The DDA is a centralized integrated technological platform that enables clients to make payments electronically. Clients (individuals and companies) who choose to make payments electronically can access their bills via internet, smartphone, cell phone, and ATM, among others, confirming payment without the need to receive a printed document. Amounts are automatically transferred to the creditor’s account after authorization by the client making the electronic payment.
In 2018, with the new collection platform, the DDA showed significant expansion. There was a 33% increase in the number of electronic payers, totaling 1.5 million (compared to 900 thousand the previous year), and a 74% rise in the number of payment slips registered for direct debit, representing 882 million (against 506 million in the previous year).
At the end of 2018, the cumulative number of electronic payment slips in the DDA stood at 3.4 billion.
Statistics show that customers have increasingly stopped using checks and opted for other payment methods, especially, electronic transfers. Also noteworthy is the reduction of 87% in the number of checks cleared between 1995 and 2018.
In 2018, the number of checks cleared using imagining dropped by 436 million, a 12% fall in comparison to the previous year (494 million).
The number of checks returned also declined to 34.4 million in 2018, against 39.4 million in the previous year, a 12.33% decline. As for uncovered checks, the reduction was 14.8%: the amount decreased to 25.4 million compared to 30 million in 2017.
FEBRABAN’s Banking Technology Survey was published in May 2019, based on data from 2018. It covered 20 institutions, including digital banks, which hold 91% of the Brazilian banking industry’s assets.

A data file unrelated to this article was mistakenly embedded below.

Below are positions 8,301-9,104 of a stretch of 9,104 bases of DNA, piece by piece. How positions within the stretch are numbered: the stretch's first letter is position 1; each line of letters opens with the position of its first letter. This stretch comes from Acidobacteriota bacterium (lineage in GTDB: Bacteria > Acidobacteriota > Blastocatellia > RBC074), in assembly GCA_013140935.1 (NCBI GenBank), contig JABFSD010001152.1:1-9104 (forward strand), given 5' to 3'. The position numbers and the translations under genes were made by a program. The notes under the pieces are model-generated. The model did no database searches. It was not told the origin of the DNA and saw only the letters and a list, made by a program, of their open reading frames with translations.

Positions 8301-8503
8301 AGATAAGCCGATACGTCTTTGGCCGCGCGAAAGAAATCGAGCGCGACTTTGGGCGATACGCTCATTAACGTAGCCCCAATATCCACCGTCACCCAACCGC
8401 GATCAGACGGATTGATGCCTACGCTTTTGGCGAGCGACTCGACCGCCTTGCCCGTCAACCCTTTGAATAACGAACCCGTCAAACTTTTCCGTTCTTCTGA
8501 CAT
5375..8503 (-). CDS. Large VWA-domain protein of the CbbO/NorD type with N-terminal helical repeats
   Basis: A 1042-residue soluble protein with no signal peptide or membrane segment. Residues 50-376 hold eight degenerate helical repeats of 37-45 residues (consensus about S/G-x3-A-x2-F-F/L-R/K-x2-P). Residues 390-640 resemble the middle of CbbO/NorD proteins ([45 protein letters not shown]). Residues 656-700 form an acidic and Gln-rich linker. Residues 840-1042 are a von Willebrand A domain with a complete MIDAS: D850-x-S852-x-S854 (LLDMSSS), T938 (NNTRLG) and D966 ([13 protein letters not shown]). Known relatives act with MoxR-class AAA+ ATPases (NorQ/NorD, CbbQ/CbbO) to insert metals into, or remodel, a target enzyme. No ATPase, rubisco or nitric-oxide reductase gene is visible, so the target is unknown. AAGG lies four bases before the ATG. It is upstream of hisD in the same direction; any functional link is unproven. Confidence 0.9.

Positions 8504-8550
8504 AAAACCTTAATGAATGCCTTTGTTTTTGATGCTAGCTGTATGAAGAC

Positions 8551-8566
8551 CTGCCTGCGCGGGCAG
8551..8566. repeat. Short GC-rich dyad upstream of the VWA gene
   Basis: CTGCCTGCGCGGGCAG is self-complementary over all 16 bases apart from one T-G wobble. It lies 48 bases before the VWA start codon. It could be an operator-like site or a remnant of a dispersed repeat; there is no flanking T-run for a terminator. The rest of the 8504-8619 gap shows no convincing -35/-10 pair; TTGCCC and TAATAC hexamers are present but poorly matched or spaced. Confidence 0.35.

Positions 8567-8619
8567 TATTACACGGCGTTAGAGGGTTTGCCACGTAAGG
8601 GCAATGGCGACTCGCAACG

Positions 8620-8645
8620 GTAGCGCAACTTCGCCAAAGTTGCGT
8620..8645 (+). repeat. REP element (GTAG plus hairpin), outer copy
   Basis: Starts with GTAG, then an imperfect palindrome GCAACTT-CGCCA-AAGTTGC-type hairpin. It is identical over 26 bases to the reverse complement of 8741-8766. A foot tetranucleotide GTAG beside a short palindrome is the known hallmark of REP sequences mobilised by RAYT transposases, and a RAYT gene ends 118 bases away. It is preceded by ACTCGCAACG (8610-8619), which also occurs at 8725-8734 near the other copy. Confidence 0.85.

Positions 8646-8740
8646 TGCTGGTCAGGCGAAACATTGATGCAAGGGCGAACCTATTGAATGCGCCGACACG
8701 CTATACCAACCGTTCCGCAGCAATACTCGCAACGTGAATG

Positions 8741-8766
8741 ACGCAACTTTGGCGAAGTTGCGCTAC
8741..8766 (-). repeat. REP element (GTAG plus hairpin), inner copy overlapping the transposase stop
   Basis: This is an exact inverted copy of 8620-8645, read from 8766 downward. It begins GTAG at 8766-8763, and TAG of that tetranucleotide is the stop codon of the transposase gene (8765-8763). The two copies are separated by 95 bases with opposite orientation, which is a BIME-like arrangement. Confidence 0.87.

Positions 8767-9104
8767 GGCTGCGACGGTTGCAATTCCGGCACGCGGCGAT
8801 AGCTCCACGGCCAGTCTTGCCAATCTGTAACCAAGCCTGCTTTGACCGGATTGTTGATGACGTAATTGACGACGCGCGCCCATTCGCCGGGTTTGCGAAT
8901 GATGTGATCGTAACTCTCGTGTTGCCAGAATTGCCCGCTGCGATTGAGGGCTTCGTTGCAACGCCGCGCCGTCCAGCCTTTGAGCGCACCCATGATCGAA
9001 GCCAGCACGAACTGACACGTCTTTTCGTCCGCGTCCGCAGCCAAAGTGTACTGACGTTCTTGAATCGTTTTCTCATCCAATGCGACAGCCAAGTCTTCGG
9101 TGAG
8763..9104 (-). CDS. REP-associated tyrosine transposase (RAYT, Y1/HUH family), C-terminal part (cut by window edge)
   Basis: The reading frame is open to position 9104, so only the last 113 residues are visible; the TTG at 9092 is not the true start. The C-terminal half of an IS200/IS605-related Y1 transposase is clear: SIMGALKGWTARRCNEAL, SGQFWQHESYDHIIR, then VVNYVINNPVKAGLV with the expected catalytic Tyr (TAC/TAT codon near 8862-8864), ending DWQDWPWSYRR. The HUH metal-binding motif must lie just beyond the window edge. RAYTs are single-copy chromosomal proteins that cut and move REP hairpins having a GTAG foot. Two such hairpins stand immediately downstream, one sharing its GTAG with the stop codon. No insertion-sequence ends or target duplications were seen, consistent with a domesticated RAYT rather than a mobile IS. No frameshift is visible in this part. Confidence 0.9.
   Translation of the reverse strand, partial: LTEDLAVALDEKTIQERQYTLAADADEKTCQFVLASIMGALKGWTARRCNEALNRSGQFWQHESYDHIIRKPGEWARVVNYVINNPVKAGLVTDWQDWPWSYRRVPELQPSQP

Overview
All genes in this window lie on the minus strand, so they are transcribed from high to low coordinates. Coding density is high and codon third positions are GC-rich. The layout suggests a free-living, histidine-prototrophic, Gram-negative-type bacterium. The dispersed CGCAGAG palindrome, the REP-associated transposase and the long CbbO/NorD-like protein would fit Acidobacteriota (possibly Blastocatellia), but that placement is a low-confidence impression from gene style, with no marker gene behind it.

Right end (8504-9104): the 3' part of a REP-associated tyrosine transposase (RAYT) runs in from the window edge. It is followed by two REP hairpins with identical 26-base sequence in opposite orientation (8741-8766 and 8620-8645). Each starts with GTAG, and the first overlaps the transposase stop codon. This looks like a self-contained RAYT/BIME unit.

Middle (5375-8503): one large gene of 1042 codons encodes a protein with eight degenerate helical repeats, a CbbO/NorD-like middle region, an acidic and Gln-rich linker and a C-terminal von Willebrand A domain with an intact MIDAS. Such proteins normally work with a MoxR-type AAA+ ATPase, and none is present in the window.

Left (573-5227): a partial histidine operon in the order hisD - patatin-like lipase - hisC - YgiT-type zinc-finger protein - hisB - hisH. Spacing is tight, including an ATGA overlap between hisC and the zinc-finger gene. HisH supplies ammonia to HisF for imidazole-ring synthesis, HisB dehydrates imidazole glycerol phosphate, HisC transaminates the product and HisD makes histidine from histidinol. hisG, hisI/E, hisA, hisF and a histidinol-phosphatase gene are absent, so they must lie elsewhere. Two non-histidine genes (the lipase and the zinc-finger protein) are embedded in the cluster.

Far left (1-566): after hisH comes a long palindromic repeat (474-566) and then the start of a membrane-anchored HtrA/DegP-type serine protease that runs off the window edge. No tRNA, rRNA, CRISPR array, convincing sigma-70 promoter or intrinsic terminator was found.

Among other information, the survey shows investment trends, and also analyzes consumer relations with banking service channels.
In 2018, 2.5 billion payments of bills and transfers, including DOC (credit orders) and TED (wire transfers), were made through mobile banking, which, for the first time, surpassed internet banking in the preference of Brazilians for these transactions.
This trend reflects the practical use, security and convenience offered by mobile banking, which was responsible for 40% of the total banking transactions carried out in 2018 – taking into account transactions made in branches, via internet banking, self-service outlets, points of sale, domestic correspondents and by phone.
According to the study, the number of bank transactions involving cash movements grew by approximately 33%. The increase of 80% in the number of transactions on mobile phones was mainly driven by the increase in the number of accounts paid through this channel (which reached 1.6 billion in 2018) and 119% in the number of DOCs and TEDs and other transfers to bank accounts (862 million).
Brazilians have also taken more loans using cell phones: 359 million contracts in 2018, an increase of 60% over the previous year.